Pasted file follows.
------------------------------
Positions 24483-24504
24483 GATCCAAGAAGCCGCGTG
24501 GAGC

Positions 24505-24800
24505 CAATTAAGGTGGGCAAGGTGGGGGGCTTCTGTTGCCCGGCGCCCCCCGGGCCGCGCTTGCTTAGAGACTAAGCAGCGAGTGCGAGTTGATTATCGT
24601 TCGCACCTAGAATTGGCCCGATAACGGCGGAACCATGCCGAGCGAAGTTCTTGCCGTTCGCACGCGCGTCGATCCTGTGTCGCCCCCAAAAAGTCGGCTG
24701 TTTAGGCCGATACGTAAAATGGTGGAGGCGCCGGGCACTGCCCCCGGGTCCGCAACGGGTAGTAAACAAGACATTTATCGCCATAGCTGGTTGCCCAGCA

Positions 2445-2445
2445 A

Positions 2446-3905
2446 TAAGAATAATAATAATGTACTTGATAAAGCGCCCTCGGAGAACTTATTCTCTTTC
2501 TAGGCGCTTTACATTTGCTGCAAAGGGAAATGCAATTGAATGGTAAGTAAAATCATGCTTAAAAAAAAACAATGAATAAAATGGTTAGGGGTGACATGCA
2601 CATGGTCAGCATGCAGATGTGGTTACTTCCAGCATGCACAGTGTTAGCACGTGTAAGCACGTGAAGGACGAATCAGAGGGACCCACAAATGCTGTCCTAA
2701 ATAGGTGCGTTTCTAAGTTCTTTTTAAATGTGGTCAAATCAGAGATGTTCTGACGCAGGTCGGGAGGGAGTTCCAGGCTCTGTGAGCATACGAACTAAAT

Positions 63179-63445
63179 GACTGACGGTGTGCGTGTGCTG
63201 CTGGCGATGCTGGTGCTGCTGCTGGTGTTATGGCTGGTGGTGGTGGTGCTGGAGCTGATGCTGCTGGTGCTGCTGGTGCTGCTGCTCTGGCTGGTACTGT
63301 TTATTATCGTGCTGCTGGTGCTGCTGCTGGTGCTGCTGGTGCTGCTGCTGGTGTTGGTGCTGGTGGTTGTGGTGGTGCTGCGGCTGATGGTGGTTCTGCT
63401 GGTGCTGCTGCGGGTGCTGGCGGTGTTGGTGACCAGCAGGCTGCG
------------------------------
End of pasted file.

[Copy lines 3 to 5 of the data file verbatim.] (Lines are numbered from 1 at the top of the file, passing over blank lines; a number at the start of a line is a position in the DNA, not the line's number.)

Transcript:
24501 GAGC

Positions 24505-24800
24505 CAATTAAGGTGGGCAAGGTGGGGGGCTTCTGTTGCCCGGCGCCCCCCGGGCCGCGCTTGCTTAGAGACTAAGCAGCGAGTGCGAGTTGATTATCGT